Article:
United States District Court, D. Maryland
J. MESSITTE UNITED STATES DISTRICT JUDGE.
se petitioner Mirza Kunjundzic has filed a Motion Under
28 U.S.C. § 2255 to Vacate, Set Aside or Correct
Sentence by a Person in Federal Custody. ECF No. 166. The
Court has considered the Motion and the Government's
Opposition. For the reasons described below, the Court DENIES
FACTUAL AND PROCEDURAL BACKGROUND
January 30, 2014, a federal Grand Jury returned a Second
Superseding Indictment against Kunjundzic charging him with
eighteen criminal counts in connection with a conspiracy he
allegedly engaged in with a Prince George's County Police
officer that involved controlled substances, untaxed
cigarettes, firearms, and extortion. ECF No. 124.
entered into an agreement with the Government and pled guilty
to conspiracy to distribute and possess with intent to
distribute controlled substances, in violation of 21 U.S.C.
§ 846 (Count 1), and possession of a firearm in
furtherance of a drug trafficking crime, in violation of 18
U.S.C. § 924(c)(Count 8). ECF No. 162. The Government
agreed to dismiss the sixteen remaining counts. Id.
went through a series of appointed counsel. On November 15,
2010, Allen Orenberg, Esquire, was appointed as counsel for
Kunjundzic, but on March 1, 2011, the Court granted
Orenberg's Motion for Leave to Withdraw as Counsel on the
grounds that the attorney-client relationship had been
irreparably damaged. ECF No. 32.
Court then appointed Barry Coburn, Esquire, as
Kunjundzic's successor counsel. However, on September 13,
2011, Coburn filed a Motion to Withdraw as Counsel, advising
the Court that Kunjundzic had told him he no longer wanted
his services. ECF No. 55. The Court held an attorney inquiry
hearing on October 11, 2011 at which Kunjundzic indicated
that he had changed his mind. ECF No. 60. Lloyd Liu, Esquire,
a lawyer in Coburn's law firm, subsequently filed a
Notice of Appearance as counsel. Then, on July 1, 2013,
Kunjundzic, acting pro se, filed a Motion to have
Coburn and Liu dismissed, ECF No. 100, and, on August 5, 2013
they filed their own Motion for Leave to Withdraw as Counsel.
ECF No. 106.
August 22, 2013, the Court held attorney inquiry hearing, at
which it warned Kunjundzic that he could not
“continuously postpone” his case by complaining
of dissatisfaction with counsel. ECF No. 161 at 6: 2-4. When
the Court asked Kunjundzic if he still wanted an attorney to
represent him in his case, Kunjundzic, instead of responding,
said “I am not consenting to anything that's
occurring in this courtroom.” Id. at 9:7-8.
The Court then discharged Liu and Coburn from the case and
appointed Gary Proctor, Esquire, as standby counsel. ECF Nos.
August 22 hearing, the Court and counsel discussed the status
of discovery in light of the Court's appointment of
standby counsel. Proctor was provided with discovery on the
day of the hearing in preparation for possible participation
in the trial, and the Government was directed to turn over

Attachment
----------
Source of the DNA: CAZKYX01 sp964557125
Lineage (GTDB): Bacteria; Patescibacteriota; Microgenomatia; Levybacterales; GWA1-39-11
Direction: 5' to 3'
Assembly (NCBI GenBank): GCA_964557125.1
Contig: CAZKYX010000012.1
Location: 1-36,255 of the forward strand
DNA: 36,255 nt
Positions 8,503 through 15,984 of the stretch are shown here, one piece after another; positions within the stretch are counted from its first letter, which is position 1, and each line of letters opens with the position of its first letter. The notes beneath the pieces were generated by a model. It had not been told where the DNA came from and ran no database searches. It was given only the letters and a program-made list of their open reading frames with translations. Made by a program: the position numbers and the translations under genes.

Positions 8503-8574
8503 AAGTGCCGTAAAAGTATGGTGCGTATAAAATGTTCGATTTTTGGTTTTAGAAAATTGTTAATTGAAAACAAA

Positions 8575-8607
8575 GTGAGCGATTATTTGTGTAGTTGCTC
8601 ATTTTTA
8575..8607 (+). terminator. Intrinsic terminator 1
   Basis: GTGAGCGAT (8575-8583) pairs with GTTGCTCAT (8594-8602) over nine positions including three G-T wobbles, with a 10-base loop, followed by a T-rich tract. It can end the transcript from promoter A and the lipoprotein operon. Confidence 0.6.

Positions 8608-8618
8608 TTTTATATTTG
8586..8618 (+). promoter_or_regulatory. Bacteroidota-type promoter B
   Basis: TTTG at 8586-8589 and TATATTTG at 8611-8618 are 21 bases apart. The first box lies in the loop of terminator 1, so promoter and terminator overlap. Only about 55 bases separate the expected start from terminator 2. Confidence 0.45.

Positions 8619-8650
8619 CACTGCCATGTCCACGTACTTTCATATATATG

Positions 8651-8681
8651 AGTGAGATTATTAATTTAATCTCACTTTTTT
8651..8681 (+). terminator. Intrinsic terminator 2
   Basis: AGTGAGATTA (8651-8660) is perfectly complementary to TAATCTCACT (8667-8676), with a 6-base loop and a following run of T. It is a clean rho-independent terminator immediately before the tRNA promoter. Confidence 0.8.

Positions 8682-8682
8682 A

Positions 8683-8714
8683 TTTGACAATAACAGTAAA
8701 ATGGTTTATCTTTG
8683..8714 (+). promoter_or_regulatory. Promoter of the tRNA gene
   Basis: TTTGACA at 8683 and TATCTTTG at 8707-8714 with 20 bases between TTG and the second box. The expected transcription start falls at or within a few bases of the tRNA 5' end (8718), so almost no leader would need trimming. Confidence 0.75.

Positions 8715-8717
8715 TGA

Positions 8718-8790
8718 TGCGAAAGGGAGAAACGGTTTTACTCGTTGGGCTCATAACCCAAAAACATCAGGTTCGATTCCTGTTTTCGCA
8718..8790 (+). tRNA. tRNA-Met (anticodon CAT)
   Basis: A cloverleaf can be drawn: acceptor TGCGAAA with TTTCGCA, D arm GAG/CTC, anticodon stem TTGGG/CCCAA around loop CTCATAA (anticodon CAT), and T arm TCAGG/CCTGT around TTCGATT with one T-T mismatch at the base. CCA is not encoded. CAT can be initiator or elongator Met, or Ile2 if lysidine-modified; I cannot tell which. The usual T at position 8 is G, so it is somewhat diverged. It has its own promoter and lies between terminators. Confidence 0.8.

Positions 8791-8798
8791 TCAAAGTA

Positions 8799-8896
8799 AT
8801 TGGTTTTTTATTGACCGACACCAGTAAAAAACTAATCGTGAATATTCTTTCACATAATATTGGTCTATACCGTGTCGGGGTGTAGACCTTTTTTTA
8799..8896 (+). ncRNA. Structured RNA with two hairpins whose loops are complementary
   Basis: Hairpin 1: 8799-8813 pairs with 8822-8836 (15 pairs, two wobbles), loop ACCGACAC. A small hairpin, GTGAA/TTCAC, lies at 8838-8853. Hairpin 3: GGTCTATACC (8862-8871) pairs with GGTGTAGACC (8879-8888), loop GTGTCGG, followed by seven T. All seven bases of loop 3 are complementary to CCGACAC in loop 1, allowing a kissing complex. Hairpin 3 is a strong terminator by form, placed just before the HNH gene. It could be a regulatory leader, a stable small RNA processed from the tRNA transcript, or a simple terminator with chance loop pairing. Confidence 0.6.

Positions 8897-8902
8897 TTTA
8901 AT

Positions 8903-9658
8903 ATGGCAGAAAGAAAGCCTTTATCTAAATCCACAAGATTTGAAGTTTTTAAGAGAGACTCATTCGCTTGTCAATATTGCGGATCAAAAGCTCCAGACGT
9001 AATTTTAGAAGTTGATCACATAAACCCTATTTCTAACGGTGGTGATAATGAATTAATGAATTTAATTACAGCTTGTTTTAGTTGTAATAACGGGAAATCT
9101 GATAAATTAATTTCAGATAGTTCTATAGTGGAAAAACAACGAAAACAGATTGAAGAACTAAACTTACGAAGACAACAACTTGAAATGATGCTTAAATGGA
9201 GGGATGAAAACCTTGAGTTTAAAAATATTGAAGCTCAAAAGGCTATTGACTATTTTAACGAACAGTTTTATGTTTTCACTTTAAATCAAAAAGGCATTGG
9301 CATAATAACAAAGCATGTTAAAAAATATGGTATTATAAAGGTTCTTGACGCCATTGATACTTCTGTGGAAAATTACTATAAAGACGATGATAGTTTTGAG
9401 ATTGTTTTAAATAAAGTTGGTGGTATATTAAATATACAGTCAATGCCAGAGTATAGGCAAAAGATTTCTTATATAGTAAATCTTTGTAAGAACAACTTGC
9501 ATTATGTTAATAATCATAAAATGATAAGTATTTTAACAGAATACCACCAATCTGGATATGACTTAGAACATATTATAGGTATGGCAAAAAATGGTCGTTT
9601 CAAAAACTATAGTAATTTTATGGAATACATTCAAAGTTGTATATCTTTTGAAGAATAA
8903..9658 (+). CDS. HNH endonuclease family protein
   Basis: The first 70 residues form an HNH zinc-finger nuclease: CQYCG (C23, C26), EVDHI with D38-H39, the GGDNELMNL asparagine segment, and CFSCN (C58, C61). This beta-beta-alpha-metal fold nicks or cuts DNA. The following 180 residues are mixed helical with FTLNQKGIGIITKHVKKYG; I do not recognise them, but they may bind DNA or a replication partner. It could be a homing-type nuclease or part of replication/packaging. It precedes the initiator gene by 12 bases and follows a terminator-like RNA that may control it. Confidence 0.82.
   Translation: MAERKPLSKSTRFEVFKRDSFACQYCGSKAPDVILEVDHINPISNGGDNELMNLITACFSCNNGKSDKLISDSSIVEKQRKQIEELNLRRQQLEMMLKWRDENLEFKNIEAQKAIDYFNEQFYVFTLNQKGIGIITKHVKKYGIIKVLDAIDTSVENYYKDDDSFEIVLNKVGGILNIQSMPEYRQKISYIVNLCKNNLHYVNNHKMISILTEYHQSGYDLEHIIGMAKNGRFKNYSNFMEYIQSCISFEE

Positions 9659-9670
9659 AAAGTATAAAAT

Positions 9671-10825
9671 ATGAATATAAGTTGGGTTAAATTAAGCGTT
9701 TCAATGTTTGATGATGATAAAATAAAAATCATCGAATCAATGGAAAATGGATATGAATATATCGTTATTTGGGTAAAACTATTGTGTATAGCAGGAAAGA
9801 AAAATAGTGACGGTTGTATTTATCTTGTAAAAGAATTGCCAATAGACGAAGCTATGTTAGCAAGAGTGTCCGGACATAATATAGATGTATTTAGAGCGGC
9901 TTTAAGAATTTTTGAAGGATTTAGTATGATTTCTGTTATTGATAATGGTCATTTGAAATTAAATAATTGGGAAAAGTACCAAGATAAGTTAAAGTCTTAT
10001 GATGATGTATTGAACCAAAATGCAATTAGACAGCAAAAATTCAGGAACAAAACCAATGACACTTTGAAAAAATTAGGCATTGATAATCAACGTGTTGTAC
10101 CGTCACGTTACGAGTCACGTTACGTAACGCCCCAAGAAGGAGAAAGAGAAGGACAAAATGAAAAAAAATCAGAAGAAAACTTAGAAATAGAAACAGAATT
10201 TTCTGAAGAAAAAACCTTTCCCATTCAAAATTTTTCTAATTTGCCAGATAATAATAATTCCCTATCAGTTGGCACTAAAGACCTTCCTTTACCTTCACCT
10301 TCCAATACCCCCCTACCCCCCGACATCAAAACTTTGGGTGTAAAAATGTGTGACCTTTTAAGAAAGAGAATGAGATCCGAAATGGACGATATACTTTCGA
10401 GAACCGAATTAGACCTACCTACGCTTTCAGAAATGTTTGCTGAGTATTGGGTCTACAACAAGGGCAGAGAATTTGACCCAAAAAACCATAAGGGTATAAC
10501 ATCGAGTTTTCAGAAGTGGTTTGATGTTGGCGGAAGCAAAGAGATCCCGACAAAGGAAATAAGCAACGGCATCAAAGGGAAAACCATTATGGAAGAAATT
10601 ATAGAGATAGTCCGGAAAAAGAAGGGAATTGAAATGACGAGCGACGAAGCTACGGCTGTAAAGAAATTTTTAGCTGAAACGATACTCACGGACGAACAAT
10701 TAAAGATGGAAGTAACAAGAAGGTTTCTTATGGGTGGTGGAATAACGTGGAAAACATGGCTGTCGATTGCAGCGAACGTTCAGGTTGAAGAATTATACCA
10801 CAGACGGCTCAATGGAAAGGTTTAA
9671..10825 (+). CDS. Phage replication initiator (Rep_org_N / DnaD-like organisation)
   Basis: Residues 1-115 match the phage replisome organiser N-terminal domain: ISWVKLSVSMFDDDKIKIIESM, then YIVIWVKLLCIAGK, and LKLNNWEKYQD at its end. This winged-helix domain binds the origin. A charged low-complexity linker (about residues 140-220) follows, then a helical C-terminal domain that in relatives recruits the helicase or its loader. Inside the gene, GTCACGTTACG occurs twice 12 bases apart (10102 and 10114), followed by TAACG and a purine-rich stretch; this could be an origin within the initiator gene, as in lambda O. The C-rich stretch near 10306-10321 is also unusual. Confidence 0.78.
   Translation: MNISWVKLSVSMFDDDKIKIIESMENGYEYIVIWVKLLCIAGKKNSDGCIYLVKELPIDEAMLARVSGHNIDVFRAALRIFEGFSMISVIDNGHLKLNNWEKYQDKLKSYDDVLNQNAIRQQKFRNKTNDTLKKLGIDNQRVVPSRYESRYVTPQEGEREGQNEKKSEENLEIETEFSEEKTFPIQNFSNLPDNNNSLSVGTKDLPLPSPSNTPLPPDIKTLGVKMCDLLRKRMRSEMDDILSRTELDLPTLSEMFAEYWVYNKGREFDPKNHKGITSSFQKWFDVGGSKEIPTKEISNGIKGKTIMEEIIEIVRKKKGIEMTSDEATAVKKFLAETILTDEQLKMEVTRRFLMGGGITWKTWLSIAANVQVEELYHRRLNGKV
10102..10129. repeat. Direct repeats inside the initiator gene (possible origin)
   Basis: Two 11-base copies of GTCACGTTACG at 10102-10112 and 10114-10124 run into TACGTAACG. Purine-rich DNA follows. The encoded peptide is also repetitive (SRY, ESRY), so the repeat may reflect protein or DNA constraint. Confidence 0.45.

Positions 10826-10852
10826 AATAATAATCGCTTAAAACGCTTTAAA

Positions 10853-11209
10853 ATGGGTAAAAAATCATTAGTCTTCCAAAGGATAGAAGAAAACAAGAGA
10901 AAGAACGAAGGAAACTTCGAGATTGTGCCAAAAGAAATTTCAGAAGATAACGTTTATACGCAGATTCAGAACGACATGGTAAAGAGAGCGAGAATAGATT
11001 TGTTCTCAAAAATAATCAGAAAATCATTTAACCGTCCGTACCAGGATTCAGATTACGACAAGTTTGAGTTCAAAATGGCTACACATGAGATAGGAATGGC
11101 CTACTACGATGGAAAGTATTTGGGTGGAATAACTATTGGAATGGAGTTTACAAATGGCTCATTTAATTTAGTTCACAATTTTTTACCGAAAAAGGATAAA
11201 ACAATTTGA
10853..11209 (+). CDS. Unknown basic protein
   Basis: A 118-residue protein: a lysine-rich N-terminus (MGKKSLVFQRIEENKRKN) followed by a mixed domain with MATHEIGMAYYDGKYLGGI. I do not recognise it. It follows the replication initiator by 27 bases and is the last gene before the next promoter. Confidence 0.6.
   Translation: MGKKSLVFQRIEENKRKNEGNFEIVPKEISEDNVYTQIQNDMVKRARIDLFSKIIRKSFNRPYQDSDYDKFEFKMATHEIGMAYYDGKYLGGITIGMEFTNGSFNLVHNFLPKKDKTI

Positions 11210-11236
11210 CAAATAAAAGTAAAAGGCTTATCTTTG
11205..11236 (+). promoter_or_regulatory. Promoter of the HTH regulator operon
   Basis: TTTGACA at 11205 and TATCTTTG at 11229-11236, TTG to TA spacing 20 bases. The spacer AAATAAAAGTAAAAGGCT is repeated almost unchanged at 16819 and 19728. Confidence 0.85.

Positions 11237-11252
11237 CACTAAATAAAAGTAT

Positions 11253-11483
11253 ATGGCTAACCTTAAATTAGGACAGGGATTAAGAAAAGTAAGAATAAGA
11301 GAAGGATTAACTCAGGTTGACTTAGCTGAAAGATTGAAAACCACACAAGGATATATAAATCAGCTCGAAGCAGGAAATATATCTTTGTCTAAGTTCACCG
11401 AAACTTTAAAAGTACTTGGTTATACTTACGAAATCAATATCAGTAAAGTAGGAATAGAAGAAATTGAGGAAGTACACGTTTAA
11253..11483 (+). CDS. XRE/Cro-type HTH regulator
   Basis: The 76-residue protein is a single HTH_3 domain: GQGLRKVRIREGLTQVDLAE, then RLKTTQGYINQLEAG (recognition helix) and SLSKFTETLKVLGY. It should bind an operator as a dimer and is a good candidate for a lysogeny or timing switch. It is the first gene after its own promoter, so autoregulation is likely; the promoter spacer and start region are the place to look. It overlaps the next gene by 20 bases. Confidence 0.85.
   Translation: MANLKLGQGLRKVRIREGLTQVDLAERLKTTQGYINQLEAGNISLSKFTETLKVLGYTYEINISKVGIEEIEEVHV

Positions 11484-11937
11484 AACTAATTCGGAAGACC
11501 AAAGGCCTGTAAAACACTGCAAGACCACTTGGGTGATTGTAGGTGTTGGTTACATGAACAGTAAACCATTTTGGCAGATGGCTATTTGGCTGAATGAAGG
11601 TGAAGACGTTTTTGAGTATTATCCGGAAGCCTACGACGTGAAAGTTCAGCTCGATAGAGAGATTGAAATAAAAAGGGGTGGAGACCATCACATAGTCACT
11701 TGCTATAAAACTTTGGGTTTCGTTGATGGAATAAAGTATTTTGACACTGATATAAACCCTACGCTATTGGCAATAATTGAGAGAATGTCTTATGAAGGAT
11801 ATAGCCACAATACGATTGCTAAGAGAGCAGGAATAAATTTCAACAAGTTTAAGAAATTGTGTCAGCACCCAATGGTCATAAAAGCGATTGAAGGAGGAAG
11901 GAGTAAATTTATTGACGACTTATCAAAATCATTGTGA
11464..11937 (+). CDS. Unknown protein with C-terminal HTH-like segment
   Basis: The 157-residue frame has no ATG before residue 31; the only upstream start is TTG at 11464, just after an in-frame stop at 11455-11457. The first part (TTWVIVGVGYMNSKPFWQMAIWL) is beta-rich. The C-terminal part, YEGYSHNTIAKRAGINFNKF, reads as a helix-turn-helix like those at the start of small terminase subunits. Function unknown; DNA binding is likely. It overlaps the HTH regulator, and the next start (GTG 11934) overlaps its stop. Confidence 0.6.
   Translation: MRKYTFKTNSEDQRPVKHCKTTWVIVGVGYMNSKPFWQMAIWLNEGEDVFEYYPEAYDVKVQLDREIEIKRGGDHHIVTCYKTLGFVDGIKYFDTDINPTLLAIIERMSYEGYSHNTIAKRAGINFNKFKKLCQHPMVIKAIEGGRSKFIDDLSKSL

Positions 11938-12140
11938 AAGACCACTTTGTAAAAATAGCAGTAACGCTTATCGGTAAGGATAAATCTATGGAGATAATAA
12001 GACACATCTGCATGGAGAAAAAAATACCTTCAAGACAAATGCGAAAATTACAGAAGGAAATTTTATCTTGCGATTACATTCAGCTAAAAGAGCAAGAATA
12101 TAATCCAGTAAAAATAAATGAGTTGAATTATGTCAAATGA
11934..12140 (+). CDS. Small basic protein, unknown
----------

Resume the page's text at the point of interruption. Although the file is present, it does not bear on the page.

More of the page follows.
the same discovery to Kunjundzic one month before trial if he
were to conduct his own defense. ECF No. 161 at 16: 18-19. On
December 13, 2013, Kunjundzic filed a motion to terminate
Proctor as his counsel, but the Court denied the motion. ECF
No. 122. Then, it appears, before the case went to trial,
Kunjundzic on his own (without consulting Proctor) contacted
the Government to discuss a plea deal and ultimately agreed
to plead guilty to the two previously referenced counts. The
Court conducted a thorough voir dire of Kunjundzic at the
plea hearing with Proctor present but not participating. When
asked by the Court whether he was satisfied with Proctor as
standby counsel, Kunjundzic responded that he “[had
not] talked to him much, ” but he was “pretty
sure” he was “a great lawyer.” ECF No. 162
at 33:23. The Court was satisfied that Kunjundzic had
knowingly and voluntarily waived his right to counsel and
also knowingly and voluntarily entered his guilty plea.
Id. at 34:9-10. The Court subsequently sentenced
Proctor to ten years in custody as to Count 1 of the Second
Superseding Indictment and five years in custody as to Count
8 to run consecutively, and be followed by five years of
supervised release as to both counts, to be served
concurrently. ECF No. 144.
December 28, 2015, Kunjundzic filed the current motion,
arguing that the Court lacked subject matter jurisdiction
over this case and that presumably all his counsel were
ineffective. ECF No. 166.
SUBJECT MATTER JURISDICTION
argument that the Court lacks subject matter jurisdiction
over this case is baseless. Federal judicial power extends to
“all Cases, in Law and Equity, arising under . . . the
Laws of the United States . . . .” U.S. Const. art. III
§ 2 cl. 1. Kunjundzic was charged with and admitted to
violating Federal laws, specifically 21 U.S.C. § 846 and
18 U.S.C. §§ 924(c)(2).
by the way, is also not the first time Kunjundzic has raised
this argument - he also challenged the Court's subject
matter jurisdiction at the August 22, 2013 attorney inquiry
hearing, at which point the Court clearly explained that
Kunjundzic was “alleged to have committed crimes that
are federal in nature in the state of Maryland, ” and
was “properly taken into custody, based on . . . a
warrant with probable cause.” ECF No. 161. Therefore,